A Guide on Guardianship and Power of Attorney
Do you know who will be there to act in your best interests in the event you become incapacitated? What happens if you are unable to make sound decisions regarding your health or finances? Or worse, what if the person you have entrusted with your care is being questioned for abuse of power or neglect? These are important questions to ask yourself when it comes to your estate planning and we are here to explain some tools that are in place to ensure you are taken care of properly.
Power of Attorney
Arguably, the most important legal document to have in place when ensuring your care and assets are properly being managed is a Power of Attorney. A power of attorney, or “attorney-in-fact,” is a person you have legally appointed to make your financial and medical decisions in the event you are unable to do so yourself. This person will be able to act for you, on your directions as you have previously determined.
A power of attorney can be limited, general, durable, or springing
- A limited power of attorney places restrictions on the scope of power a person has in your place.
- A general power of attorney allows for a person of your choosing to have all the rights and powers as yourself until your incapacitation or death.
- A durable power of attorney remains in effect after you incapacitation and can be limited or general. Without this DPOA no one can represent you unless a guardianship is appointed by the courts.
- A springing power of attorney is similar to a DPOA but it is limited in that it only takes effect once you are incapcitated. This type of power of attorney must be very specific in defining your incapacitation and the duties of your power of attorney.
Facts about a Power of Attorney
- Appointed by you
- Someone you know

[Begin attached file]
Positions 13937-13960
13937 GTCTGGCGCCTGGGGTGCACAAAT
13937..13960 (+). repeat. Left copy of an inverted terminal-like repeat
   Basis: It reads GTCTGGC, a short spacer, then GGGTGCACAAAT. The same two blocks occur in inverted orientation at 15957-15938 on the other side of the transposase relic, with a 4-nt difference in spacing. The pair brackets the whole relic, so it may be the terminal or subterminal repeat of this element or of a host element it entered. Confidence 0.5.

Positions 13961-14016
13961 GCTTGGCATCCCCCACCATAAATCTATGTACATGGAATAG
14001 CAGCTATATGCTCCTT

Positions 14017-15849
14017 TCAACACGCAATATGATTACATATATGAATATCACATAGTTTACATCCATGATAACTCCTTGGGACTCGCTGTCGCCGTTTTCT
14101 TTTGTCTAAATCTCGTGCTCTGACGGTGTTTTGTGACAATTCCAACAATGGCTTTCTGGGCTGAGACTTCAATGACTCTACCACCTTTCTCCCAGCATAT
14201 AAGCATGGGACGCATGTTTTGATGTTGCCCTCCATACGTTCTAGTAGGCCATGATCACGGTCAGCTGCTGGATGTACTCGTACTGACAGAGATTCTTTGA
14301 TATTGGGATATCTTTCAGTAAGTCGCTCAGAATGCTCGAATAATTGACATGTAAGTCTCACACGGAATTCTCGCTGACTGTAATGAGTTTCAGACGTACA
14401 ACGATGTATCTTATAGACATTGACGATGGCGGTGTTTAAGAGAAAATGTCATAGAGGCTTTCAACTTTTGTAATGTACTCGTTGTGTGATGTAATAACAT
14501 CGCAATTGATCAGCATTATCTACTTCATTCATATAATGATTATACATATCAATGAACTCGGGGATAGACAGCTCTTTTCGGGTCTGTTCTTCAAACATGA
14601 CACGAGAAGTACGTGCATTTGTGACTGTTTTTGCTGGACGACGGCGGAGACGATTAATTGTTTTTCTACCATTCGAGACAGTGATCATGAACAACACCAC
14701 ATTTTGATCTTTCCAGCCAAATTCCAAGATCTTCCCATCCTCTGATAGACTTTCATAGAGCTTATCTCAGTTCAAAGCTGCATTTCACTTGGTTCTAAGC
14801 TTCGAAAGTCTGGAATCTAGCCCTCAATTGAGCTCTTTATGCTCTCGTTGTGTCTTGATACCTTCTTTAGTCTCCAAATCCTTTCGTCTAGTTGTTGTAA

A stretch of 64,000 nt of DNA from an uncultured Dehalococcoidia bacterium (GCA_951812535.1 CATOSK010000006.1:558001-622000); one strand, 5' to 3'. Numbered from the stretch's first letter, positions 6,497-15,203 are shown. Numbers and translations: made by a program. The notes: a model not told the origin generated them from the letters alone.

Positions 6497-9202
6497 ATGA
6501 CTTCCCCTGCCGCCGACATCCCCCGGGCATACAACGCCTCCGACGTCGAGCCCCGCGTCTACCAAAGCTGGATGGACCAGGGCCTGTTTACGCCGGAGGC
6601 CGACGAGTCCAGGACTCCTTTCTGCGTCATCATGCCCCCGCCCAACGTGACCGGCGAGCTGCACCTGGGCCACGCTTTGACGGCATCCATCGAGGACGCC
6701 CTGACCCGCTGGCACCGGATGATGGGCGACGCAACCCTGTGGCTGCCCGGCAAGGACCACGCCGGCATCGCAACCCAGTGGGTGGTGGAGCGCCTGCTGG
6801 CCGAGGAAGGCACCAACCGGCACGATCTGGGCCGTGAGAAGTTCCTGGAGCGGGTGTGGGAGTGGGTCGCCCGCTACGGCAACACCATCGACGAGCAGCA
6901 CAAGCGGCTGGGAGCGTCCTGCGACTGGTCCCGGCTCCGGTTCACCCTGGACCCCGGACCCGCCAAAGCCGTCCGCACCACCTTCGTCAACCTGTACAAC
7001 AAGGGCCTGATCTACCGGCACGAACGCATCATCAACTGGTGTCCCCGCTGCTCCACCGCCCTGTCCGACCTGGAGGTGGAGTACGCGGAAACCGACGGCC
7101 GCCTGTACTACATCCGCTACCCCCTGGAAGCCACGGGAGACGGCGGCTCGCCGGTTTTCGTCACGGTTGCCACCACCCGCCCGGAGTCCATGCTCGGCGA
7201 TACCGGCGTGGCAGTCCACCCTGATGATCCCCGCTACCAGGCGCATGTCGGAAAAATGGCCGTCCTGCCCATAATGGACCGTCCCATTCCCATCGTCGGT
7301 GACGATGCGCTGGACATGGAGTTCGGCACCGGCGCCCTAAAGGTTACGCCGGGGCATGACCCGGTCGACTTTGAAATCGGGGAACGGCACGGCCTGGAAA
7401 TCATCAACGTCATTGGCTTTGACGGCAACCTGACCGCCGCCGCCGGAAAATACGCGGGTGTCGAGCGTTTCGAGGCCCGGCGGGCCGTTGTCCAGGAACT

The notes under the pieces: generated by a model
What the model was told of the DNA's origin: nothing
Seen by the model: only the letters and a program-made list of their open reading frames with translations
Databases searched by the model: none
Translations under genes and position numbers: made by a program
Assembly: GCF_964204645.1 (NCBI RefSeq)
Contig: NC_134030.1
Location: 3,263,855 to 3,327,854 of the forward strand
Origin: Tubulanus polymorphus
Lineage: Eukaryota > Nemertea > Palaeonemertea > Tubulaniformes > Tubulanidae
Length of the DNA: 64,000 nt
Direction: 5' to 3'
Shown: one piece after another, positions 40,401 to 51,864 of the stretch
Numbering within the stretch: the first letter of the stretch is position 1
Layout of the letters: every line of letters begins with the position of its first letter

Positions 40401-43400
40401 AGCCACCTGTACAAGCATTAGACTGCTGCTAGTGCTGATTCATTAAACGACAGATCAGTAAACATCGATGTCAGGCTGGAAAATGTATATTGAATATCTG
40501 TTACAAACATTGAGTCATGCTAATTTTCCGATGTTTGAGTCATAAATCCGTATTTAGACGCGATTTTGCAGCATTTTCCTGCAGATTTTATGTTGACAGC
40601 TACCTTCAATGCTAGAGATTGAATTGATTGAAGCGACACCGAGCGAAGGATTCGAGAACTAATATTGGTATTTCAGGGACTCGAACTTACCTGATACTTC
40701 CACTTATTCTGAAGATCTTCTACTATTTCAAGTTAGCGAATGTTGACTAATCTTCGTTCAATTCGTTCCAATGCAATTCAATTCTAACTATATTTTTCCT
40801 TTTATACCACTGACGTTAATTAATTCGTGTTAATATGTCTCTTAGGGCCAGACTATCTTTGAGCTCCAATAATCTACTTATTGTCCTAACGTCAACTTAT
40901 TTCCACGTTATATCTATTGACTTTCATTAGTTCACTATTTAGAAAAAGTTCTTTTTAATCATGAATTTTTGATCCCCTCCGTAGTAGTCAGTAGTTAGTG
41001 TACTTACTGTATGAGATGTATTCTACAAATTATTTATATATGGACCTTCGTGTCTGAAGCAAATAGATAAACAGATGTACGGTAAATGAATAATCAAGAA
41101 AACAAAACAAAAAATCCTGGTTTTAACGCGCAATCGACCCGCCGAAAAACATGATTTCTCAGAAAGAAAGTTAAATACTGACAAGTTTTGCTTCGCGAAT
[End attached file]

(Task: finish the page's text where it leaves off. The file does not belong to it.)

- Can be changed or terminated while you are of sound mind
- Ends upon death
What happens if you are deemed unfit to provide for yourself and have not appointed a power of attorney? In the event you are unable to make sound personal decisions and have no documented power of attorney, the court will start the process of choosing a Guardian or Conservator for you.
Guardianship is the court-mandated position of a person, or agency, who will become your guardian in such times where you are unable to provide for yourself. During this process, a person is declared incapacitated because they are simply unable to manage their own affairs, or because it is being argued that a person is being abused or taken advantage of financially, and is therefore incapacitated.
When a guardian is appointed by the court, you become a ward.
This process can be very expensive and uncomfortable, but without a power of attorney or guardian, medical providers are limited in their ability to provide you proper care. It is because of this need to protect those left vulnerable by debilitation that Guardianship exists.
Like power of attorney, there is limited guardianship where the court restricts what decisions a guardian can make as your advocate. However, a guardian might also be appointed to make decisions on your behalf with regard to your healthcare, property, associations, and more.
Facts about Guardianship
- The court chooses
- Potentially a complete stranger
- Court fees and costs
- Only the court can terminate guardianship
- Ends upon death
For help with your estate planning, contact our offices here.